- Method of particle size determination:The cumulative particle size distribution of the test aerosol was determined using a 7 stage cascade Mercer Impactor (Model 02-130, In-Tox. Products Inc., Albuquerque, New Mexico, U.S.A.). The test aerosol was impacted at each stage onto stainless steel slips and the particle size distribution was measured by gravimetrically analyzing the test item deposited on each stage of the cascade impactor. In addition the particle size distribution was determined by chemically analyzing the test item deposited on each stage of the cascade impactor. Immediately after
weighing the steel slip of each stage was put into an appropriately labeled vial and covered with an appropriate amount of Acetonitril. The samples were analyzed using a GC method.

TEST ATMOSPHERE
- Brief description of analytical method used: Gravimetric determinations of aerosol concentration were performed once per exposure for groups 2 and 3 and three times per exposure for group 4. The test atmosphere samples were collected on a Millipore®durapore filter, Type HVLP, loaded in a 47 mm in-line stainless steel filter sampling device. The filters were weighed before and immediately after sampling using a calibrated balance. The test aerosol concentration was calculated from the amount of test item present on the filter and the sample volume.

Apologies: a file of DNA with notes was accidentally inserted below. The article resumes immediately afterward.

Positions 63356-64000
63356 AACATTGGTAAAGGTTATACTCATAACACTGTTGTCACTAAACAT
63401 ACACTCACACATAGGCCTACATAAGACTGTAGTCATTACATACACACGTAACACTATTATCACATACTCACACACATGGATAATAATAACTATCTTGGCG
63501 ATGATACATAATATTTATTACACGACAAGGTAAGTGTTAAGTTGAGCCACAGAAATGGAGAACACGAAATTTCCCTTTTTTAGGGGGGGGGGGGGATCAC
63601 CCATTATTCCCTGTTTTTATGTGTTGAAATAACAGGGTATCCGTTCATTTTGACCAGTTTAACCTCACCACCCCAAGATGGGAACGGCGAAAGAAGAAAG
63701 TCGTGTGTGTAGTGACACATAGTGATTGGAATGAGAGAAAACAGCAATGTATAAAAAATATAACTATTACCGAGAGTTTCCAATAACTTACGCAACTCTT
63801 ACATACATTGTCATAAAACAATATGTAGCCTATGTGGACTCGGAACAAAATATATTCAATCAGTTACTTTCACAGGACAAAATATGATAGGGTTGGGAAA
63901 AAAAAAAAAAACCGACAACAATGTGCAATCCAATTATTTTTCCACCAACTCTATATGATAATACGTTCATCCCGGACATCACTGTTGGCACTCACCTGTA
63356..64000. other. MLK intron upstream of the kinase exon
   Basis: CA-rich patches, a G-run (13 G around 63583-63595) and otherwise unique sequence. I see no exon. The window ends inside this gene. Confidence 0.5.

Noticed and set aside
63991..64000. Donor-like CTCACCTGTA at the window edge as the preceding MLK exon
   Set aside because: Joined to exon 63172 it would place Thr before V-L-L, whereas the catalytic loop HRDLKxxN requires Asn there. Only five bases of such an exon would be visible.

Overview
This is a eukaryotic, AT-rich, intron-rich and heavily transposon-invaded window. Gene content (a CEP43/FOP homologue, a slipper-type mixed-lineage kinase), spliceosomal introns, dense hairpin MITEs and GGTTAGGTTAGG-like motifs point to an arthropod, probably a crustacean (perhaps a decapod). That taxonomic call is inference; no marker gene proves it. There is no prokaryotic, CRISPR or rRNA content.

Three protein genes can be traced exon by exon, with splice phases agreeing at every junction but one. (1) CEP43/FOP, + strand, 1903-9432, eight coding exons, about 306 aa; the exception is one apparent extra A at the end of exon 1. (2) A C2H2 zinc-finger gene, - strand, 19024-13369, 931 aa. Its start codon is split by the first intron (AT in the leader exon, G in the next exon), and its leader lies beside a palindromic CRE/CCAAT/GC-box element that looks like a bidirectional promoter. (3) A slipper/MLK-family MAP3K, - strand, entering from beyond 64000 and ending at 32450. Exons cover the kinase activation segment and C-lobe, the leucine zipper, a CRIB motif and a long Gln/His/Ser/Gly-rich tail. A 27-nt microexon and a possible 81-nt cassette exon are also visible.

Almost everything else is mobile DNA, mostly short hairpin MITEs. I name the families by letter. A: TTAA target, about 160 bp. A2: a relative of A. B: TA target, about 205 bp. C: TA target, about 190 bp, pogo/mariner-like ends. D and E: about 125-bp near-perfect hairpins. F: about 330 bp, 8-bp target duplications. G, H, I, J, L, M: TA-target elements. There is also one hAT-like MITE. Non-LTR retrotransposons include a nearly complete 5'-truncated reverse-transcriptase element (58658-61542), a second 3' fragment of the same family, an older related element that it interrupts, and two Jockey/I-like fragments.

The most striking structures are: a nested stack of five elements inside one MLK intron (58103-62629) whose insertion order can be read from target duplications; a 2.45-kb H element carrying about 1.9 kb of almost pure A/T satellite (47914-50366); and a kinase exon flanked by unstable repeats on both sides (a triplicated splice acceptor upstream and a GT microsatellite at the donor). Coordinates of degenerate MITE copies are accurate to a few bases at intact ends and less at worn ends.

- Samples taken from breathing zone: yes
Analytical verification of doses or concentrations:
yes
Details on analytical verification of doses or concentrations:
The analytical phase was conducted at Harlan Laboratories Ltd., Zelgliweg 1, 4452 Itingen, Switzerland under GLP-compliant conditions.

Chemical determinations of aerosol concentration were performed twice per week for groups 2 to 4.
The samples were collected on a Millipore®durapore filter, Type HVLP filter loaded in a stainless steel filter device and in a solvent trap mounted after the filter (groups 2 and 3 only). The solvent trap contained an appropriate amount of Acetonitril and was cooled in an ice/water and covered with 5 mL of Acetonitril.
The samples were analyzed using a GC method. The results were corrected for purity.

The chemical aerosol concentrations were as targeted and stable during the whole treatment period (see summary table below).
Duration of treatment / exposure:
13 weeks
Frequency of treatment:
6 hours/day, 5 days/week
Doses / concentrations
Remarks: